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Periodic MotionMotions that repeat in a regular

cycle.

Simple Harmonic Motion

- During motion, object has one point where the net

force is zero (equilibrium). - Whenever the object if pulled away from

equilibrium, the net force becomes non-zero and

works to pull the object back to equilibrium. - The force needed to restore equilibrium is

directly proportional to the displacement of the

object.

- Period (T) - time for the object to complete one

cycle of motion. - Amplitude - maximum distance that the object

moves away from equilibrium.

- Hookes Law - The force exerted by a spring is

equal to the spring constant times the distance

the spring is compressed or stretched from its

equilibrium point. F -kx - Potential energy in a stretched or compressed

spring is equal to one half the product of the

spring constant and the square of the

displacement. PEsp ½ kx2

Period of a Pendulum is equal to two times pi

times the square root of the length of the

pendulum divided by acceleration due to gravity.

T 2?vl/g

Resonance - the increase in the amplitude of a

vibrating or oscillating object due to the

application of small forces during regular

intervals.

- Pumping your legs when swinging.
- Wind causing the Tacoma Narrows bridge collapse.

Wave - a disturbance that carries energy through

matter or space (matter is not transferred).

- Transverse Wave - wave pulse (disturbance)

vibrates perpendicular to the direction of the

waves motion. - Longitudinal Wave - wave pulse (disturbance)

vibrates parallel to the direction of the waves

motion.

Wave Measurements

- Speed (v) - the speed of a wave pulse is equal to

the displacement of the wave peak divided by the

amount of time. v ?d / ?t - Amplitude (A) - the maximum displacement of the

wave from its position of rest. For waves that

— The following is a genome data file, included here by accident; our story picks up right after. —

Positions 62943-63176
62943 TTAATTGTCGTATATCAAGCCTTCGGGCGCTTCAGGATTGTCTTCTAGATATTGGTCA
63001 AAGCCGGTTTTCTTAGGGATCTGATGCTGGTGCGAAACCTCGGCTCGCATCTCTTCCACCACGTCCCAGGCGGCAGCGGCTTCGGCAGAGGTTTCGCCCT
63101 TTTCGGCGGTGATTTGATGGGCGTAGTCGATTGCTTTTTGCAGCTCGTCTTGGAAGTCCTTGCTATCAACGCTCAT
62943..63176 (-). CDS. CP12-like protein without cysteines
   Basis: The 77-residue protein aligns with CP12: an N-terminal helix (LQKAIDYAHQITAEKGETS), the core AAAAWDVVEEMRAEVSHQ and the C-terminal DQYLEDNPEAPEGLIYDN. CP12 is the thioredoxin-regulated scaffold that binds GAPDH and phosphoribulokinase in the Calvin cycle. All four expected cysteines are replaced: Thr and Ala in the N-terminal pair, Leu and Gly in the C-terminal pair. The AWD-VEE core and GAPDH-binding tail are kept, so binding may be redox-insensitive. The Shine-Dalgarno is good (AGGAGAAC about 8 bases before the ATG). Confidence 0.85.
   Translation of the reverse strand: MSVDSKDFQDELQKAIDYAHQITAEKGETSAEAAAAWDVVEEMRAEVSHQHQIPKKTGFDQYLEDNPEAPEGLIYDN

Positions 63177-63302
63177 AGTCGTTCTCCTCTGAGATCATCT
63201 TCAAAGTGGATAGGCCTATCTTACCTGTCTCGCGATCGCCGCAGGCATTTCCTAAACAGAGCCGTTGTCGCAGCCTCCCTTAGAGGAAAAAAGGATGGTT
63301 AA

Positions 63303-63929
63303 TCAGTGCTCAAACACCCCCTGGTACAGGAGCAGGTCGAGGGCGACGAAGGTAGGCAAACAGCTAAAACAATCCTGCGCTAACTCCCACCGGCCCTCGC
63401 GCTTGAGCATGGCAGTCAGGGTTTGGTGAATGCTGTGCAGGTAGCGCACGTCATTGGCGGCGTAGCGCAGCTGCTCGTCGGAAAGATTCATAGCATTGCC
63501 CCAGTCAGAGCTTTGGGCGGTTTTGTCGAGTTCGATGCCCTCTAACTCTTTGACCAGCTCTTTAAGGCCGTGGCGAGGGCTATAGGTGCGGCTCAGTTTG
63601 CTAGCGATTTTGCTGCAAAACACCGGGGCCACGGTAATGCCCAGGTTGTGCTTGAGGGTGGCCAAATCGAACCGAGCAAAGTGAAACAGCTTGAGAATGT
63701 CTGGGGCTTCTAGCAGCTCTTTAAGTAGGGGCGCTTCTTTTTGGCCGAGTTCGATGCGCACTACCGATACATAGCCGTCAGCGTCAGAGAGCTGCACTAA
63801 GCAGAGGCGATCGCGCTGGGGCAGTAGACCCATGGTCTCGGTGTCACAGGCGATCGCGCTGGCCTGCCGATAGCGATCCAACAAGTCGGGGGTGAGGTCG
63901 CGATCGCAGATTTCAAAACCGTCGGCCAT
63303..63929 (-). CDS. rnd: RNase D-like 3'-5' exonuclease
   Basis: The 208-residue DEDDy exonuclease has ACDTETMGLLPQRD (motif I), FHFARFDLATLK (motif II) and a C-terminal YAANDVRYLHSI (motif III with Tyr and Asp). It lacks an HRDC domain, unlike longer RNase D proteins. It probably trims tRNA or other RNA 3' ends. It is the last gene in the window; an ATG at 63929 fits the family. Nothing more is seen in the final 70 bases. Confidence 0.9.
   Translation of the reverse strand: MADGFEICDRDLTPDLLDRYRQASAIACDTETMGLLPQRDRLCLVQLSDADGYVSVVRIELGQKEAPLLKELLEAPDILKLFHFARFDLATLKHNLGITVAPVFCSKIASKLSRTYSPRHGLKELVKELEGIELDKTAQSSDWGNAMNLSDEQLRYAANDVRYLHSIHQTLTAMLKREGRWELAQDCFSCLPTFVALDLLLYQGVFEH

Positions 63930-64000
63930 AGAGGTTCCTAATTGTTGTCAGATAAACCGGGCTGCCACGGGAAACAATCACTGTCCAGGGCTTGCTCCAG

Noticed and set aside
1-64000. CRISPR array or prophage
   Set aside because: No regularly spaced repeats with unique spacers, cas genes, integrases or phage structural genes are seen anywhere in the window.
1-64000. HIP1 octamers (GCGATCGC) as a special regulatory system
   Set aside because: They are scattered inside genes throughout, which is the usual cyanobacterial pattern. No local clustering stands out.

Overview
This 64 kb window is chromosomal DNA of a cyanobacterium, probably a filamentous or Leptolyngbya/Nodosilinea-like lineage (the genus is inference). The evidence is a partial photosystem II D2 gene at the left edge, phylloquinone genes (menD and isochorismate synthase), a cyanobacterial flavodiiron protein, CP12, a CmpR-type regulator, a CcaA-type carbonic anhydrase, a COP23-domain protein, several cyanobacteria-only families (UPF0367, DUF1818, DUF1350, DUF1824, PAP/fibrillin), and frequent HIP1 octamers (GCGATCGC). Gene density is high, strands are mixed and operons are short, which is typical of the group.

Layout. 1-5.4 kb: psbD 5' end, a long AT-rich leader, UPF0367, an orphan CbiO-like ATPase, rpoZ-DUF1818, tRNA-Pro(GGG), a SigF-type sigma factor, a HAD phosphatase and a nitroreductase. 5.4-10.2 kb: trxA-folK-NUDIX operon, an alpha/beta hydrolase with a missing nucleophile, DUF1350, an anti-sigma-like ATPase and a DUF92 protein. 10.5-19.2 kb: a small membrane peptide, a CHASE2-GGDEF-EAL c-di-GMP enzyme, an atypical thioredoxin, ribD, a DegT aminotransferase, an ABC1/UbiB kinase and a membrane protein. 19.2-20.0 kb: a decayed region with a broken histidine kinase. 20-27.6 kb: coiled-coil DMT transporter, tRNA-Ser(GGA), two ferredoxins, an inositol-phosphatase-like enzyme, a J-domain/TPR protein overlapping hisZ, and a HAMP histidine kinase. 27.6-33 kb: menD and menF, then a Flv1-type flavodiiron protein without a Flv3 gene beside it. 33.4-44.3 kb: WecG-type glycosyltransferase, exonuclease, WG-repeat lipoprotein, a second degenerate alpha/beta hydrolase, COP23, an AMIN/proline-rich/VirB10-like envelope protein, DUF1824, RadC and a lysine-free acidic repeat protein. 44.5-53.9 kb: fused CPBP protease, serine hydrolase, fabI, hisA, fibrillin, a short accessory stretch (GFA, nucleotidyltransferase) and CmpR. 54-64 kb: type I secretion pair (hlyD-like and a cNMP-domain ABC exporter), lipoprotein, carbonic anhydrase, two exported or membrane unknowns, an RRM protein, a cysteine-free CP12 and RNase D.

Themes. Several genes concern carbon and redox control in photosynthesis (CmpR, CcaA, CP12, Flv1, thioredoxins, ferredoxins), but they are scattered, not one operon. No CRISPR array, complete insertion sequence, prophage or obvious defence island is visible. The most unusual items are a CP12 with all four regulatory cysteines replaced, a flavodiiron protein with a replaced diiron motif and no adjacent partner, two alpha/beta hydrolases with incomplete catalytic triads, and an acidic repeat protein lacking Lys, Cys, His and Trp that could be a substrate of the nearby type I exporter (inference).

have the same speed, the rate of energy transfer

is proportional to the square of the amplitude. - Wavelength (?) - the shortest distance between

points where the wave pattern repeats itself. - Period (T) - the time it takes wave to complete

one cycle (wavelength). - Frequency (f) - the number of complete

oscillations it makes each second.

- The frequency of a wave is equal to the

reciprocal of the period. f 1 / T - The wavelength is equal to velocity divided by

the frequency. ? v / f

Wave Behavior

- Incident wave - initial wave that strikes a

boundary. - Reflected wave - returning wave after the

collision of the incident wave with a boundary.

Principle of Superposition

- When two waves exist in the same place in the

medium at the same time the displacement of the

medium is equal to sum of the two individual wave

displacements.

Wave Interference - the result of the

superposition of two or more waves.

- Destructive - when two waves with opposite

amplitudes meet. If these are equal amplitudes

then the point that they meet (node) does not

move. - Constructive - when two waves with amplitudes in

the same direction meet. Produces an a point

where the largest amount of displacement occurs

(antinode).

- Standing waves are produced through the

constructive and destructive interference of

waves. Increasing the frequency of oscillations

increases the number of nodes and antinodes.

Waves in 2 Dimensions

- When an incident wave strikes a barrier it will

be reflected. The angles formed between the

incident ray and the normal (draw line that is

perpendicular to the barrier) and the reflected

ray and the normal are equal.

- Refraction is the change in direction of a wave

at the boundary between two different media. - For example waves approaching shore will always

have the same frequency, however, their

wavelength and velocity decreases. This will

cause a change in direction between these two

media.